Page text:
Inflammation: Friend or Foe? Part 2

Tracy Cook, NP-C

Tracy Cook, NP-C

Last month we talked about foods that cause inflammation and this month we will discuss the top ten foods to eat that help with inflammation. Remember to add to your daily diet if inflammation to joints, heart disease or weight are a problem for you.

Berries: Berries contain a class of antioxidants called flavonoids, but it’s the anthocyanins, specifically, that contribute their anti-inflammatory effects by effectively turning off inflammatory and immune genes. And when it comes to anthocyanins, blueberries are king.

Ginger: Researchers attribute ginger’s health benefits to gingerols, compounds that are antioxidant, anti-inflammatory, antibacterial and anti-disease.

Green Tea: These benefits stem from catechins, the group of antioxidants concentrated in the leaves of tea plants. And the most powerful of all catechins, a compound called epigallocatechin gallate, or EGCG, is found almost exclusively in green tea. These anti-inflammatory properties have also been implicated in preventing the development and growth of skin tumors.

Cocoa: A study at Louisiana State University found that gut microbes in our stomach ferment chocolate into heart-healthy, anti-inflammatory compounds that shut down genes linked to insulin resistance and inflammation. So, eat more dark chocolate! Yum.

Peppers: An anti-inflammatory superfood—but go red to reap the most benefits. Out of the three colors of bell pepper, red have the highest amount of inflammatory-biomarker-reducing vitamin C along with the bioflavonoids beta-carotene, quercetin and luteolin, according to research in the Journal of Food Science.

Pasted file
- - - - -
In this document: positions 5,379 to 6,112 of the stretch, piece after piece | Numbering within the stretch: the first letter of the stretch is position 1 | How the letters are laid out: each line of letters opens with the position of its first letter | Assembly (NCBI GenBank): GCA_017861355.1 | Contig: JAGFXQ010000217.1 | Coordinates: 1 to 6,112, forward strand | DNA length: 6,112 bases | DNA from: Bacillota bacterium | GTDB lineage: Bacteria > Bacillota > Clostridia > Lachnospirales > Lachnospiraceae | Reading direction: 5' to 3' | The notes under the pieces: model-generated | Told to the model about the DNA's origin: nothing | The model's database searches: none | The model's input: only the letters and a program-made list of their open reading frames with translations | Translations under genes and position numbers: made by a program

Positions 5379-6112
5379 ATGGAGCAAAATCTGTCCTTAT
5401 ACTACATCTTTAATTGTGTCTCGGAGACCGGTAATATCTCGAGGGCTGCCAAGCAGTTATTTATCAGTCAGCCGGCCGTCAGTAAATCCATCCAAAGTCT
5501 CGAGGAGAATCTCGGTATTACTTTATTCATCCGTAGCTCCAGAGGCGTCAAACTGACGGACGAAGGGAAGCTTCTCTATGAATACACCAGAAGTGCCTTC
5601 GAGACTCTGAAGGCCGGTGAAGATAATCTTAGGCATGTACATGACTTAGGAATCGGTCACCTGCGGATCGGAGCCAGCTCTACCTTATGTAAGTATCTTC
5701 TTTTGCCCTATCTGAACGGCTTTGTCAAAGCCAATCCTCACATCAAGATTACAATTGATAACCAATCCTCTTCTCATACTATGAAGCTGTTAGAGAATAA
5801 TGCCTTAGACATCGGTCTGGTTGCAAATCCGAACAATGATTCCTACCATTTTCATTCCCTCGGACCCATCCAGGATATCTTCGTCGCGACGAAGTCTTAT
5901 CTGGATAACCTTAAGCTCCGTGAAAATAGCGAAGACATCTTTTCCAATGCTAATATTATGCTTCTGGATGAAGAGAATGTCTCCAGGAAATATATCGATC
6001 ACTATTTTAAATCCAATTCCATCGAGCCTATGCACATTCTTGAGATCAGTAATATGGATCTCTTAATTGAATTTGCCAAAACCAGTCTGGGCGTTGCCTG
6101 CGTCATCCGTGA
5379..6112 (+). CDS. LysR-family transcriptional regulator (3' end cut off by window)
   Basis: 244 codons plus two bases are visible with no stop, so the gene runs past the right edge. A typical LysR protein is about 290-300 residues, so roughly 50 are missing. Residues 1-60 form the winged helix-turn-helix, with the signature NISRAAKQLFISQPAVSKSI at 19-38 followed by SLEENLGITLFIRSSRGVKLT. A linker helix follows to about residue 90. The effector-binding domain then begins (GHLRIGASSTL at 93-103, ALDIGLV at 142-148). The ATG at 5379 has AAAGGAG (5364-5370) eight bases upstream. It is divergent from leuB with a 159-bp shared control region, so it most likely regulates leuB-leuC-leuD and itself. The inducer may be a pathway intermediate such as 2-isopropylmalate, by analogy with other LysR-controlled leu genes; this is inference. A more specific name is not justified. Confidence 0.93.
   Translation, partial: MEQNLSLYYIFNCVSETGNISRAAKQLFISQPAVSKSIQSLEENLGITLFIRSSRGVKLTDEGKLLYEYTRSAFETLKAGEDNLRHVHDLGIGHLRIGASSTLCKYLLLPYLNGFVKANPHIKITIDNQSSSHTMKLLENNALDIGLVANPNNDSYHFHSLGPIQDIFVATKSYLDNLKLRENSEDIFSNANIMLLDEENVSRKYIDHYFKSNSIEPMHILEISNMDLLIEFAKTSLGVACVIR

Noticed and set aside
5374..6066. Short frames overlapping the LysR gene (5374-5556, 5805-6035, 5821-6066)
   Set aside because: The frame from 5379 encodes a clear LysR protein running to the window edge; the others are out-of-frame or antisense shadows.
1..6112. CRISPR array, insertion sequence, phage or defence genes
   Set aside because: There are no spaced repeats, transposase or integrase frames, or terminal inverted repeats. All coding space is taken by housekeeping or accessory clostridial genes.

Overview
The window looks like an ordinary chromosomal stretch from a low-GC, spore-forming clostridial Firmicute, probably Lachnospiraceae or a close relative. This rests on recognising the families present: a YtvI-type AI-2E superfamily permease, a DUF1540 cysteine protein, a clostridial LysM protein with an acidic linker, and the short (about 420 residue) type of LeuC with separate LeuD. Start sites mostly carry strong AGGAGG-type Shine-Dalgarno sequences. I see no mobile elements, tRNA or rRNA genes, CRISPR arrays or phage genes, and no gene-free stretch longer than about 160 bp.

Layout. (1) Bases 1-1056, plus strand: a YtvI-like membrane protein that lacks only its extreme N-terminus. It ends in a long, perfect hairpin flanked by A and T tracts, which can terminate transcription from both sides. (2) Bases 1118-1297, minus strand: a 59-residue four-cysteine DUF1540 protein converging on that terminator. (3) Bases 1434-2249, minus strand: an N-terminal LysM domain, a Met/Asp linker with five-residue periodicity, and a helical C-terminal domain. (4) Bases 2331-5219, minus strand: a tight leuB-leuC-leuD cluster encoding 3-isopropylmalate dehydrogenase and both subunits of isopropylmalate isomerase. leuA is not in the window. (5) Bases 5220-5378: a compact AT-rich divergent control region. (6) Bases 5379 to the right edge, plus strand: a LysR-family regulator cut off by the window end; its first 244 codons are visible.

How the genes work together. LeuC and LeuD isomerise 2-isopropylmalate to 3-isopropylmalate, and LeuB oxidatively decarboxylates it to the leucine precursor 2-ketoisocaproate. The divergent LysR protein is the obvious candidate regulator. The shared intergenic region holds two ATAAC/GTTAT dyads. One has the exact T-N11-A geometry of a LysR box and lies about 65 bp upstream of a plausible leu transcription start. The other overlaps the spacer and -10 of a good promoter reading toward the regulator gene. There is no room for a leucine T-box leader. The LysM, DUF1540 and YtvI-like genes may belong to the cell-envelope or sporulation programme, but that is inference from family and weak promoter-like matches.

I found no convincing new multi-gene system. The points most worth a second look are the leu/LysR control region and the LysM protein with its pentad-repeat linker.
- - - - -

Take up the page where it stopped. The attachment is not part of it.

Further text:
Turmeric: Curcumin, the active compound in Turmeric, has been implicated in a range of beneficial health effects, from preventing cognitive decline, liver damage, and heart disease, while easing joint inflammation and pain associated with arthritis.

Beets: Besides being a source of many phytochemicals, including ascorbic acid, carotenoids and flavonoids, beets are a unique source of betalain pigments, which have been found to display potent antioxidant, anti-inflammatory and chemo preventive activity.

Chia Seeds: With nine grams of healthy fats (including inflammation-quelling ALA omega-3s) alongside a whopping 11 grams of fiber and four grams of protein per ounce, chia seeds can stabilize blood sugar, boost weight loss, suppress appetite, and even help keep your body hydrated throughout the day. Put them all together, and you have an inflammation-fighting superfood.

Pineapple: Bromelain, found in pineapples, has been found to be beneficial in reducing asthmatic symptoms through decreasing the spread of proinflammatory metabolites and relieving post-exercise inflammation by helping to repair and resolve muscle soreness through its significant levels of potassium.

Spinach: Spinach attacks inflammation from all sides. It’s rich in carotenoids, and vitamins C, E, and K—all of which have been found to protect the body from pro-inflammatory cytokines.

There are many more foods that can help with inflammation. Talk to your Health Care Practitioner if inflammation is a problem for you. A healthy diet rich in the above foods will help with your inflammation as well as an active life style and positive attitude.

Tracy Cook is an Adult Nurse Practitioner who owns and operates her private medical practice: Adult Health Services, is a resident of Robson Ranch and a Living Well committee member. For any questions or more information please visit her website